Submetering sets the foundation for energy efficiency by showing where energy is lost and where it can be saved. High energy efficiency can attract interest from prospective tenants, buyers, and investors who want to ensure their money isn't wasted.
You can prove your effectiveness through programs like the Department of Energy's Energy Star and the U.S. Green Building Council's LEED (Leadership in Energy and Environmental Design) certification.
7. Protect the Environment
The true purpose of certifications like Energy Star and LEED is to protect the environment.
Using data to make smarter energy choices is a great way to promote environmental sustainability. Lower consumption means that fewer pollutants enter the air and waterways from burning fossil fuels.
While the consumption of one property may seem negligible in the grand scheme, the ability to measure and limit that energy footprint will become increasingly important as nations globally pursue aggressive environmental initiatives.
Submeters also play an integral role in renewable energy projects, like solar generation. In a grid-tied solar array, excess electricity is sent back to the power grid. A bi-directional submeter, that can measure energy flowing to and from the solar farm, makes it possible to calculate how much the utility should credit back to the property.
8. Quickly Diagnose Problems
When something goes awry, submetering can help solve the problem quickly. Having access to data in real-time through an AMI system allows an operator to identify the issue, fix it, and check the results within 24 hours, instead of discovering an unexpected expense at the end of a monthly billing cycle.
That can be handy to find out if something is running overnight when it's supposed to be off. Setting alarms can also notify the operator for more immediate action.
9. Reveal Long-term Problems and Prepare for Future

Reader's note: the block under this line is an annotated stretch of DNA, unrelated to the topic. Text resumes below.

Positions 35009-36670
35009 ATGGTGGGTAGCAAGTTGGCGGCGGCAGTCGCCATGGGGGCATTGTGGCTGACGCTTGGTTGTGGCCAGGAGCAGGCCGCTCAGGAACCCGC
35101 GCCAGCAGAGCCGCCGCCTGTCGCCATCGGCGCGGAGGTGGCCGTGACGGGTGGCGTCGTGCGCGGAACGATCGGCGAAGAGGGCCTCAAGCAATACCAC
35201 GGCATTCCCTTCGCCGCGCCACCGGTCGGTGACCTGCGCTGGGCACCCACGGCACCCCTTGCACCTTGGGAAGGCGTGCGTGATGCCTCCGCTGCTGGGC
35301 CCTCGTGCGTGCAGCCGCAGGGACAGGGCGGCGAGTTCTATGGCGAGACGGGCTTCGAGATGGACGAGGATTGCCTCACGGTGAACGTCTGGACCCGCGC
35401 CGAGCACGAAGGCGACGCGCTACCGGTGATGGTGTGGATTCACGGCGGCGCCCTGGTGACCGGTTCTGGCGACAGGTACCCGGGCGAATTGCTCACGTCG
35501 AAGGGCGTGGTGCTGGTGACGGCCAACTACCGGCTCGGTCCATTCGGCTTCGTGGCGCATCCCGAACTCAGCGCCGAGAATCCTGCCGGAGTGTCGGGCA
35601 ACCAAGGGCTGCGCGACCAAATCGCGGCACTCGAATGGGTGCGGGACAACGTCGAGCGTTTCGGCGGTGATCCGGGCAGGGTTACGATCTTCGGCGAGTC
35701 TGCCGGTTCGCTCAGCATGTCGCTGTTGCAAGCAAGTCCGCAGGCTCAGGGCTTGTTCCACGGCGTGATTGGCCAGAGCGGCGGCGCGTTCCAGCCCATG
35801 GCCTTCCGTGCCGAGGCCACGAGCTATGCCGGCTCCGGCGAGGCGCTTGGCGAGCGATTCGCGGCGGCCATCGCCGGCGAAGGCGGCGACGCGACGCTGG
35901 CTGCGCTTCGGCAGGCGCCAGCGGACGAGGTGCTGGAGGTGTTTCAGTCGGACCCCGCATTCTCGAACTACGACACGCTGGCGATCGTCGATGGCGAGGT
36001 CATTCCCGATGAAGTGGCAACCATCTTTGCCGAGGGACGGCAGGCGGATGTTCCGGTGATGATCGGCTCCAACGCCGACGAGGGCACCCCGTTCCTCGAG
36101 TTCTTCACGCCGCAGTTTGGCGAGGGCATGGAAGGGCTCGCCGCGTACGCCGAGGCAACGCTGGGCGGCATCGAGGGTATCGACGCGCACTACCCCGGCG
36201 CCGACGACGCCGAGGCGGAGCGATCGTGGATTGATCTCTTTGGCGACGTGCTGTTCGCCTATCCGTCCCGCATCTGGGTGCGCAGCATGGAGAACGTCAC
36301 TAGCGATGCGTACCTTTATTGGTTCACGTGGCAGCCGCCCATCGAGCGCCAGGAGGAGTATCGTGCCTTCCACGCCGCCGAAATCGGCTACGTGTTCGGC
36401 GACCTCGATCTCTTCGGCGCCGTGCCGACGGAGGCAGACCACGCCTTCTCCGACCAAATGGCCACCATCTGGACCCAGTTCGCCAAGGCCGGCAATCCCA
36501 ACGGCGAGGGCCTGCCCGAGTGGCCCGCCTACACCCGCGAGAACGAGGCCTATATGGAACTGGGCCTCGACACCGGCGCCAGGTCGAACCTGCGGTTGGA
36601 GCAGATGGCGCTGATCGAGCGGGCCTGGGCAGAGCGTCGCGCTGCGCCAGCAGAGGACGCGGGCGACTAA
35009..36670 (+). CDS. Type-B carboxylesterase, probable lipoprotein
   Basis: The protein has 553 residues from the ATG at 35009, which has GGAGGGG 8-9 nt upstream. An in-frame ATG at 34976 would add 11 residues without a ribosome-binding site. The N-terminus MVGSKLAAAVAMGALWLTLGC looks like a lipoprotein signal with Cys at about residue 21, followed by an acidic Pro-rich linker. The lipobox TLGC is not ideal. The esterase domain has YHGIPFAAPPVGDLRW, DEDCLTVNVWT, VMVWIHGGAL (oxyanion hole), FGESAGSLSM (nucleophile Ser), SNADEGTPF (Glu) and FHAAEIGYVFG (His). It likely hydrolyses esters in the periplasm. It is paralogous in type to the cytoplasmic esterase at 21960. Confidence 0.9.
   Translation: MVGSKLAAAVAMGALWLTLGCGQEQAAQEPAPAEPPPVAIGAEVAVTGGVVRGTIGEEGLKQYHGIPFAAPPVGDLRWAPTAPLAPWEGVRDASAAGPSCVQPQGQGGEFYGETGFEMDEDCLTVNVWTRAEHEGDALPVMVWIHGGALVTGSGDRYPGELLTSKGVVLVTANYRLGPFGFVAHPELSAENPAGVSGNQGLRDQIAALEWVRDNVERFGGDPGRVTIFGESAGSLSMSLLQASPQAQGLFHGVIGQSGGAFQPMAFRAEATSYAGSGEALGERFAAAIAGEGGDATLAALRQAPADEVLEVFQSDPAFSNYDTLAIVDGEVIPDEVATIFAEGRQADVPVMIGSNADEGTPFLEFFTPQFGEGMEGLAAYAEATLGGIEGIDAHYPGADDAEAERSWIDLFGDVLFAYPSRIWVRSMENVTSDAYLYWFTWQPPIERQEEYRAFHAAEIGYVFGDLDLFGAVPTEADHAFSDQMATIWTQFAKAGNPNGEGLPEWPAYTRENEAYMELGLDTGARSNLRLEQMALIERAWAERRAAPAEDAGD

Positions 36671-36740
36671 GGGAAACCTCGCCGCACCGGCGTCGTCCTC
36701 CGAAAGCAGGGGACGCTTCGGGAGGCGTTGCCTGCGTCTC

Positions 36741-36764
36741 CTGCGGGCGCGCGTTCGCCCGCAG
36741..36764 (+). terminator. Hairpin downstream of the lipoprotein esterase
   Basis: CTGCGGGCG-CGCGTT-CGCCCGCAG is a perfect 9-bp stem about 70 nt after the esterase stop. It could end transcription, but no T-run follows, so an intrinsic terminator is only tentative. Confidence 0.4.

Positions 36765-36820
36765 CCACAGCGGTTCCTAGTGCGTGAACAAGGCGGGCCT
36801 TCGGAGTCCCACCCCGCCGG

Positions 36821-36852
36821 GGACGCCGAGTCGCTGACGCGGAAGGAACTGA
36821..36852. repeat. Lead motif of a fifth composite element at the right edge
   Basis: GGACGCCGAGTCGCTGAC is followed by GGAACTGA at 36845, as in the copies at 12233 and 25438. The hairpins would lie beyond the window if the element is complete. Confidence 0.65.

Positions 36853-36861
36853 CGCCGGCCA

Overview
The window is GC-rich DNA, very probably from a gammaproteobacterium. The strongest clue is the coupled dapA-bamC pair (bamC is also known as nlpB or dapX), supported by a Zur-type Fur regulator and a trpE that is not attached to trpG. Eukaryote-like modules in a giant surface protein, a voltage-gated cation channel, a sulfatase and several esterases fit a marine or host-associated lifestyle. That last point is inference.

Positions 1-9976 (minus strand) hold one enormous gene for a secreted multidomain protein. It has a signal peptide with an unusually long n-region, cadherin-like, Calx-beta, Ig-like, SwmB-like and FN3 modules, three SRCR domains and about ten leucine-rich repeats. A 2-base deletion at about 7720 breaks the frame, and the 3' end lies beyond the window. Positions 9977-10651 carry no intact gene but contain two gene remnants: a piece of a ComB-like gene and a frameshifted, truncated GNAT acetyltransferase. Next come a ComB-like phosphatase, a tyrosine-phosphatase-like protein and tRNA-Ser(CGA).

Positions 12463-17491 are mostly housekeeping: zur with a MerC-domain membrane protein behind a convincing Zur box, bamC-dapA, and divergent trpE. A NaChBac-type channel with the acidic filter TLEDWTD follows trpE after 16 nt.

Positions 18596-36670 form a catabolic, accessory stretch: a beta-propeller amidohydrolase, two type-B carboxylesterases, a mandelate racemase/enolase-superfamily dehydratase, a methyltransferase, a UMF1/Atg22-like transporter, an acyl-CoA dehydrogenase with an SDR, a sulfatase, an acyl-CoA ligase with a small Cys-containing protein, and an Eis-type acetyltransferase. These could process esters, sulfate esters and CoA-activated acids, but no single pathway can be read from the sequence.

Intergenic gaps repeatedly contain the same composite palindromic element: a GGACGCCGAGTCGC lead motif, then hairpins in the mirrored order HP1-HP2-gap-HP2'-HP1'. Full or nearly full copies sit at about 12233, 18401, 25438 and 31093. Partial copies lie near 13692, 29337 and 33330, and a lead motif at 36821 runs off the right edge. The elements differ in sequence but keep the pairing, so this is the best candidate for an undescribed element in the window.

Sometimes problems aren't immediately noticeable. If equipment is slowly deteriorating, you may not be able to tell the difference in how it's running from one day to the next.
It may be easier to notice a trend in energy data over an extended period. This kind of data can help identify maintenance issues before it's too late, allowing you to prepare for repairs, budget time and money, and find the best solutions to your problems.
10. Benchmark and Compare
When optimizing a building's energy efficiency, it's useful to know how similar facilities perform, as comparing like properties can bring irregularities to light.
For example, a management firm runs two nearly identical apartment buildings in one complex. If they notice the laundry room in one consistently uses more energy than the other, they can make efforts to improve what they may not have seen otherwise.
Benchmarking software expands the scope to see how comparable properties within a region stack up against each other. Industry data helps property managers know when they're ahead of the competition and warns them if they fall behind.
In short, submeters let you see what's happening with your electricity. The granular data they provide offers a tremendous advantage when finding solutions for your energy problems. Without a suitable submetering system, you could be left in the dark.